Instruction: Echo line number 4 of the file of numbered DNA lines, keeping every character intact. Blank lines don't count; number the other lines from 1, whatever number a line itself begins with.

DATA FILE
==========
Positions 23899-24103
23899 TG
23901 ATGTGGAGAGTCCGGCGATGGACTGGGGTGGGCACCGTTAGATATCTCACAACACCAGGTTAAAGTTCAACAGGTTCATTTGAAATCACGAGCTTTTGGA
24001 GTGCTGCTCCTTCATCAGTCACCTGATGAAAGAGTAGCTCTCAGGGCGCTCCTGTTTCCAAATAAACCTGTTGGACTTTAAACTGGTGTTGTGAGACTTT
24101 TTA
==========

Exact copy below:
24001 GTGCTGCTCCTTCATCAGTCACCTGATGAAAGAGTAGCTCTCAGGGCGCTCCTGTTTCCAAATAAACCTGTTGGACTTTAAACTGGTGTTGTGAGACTTT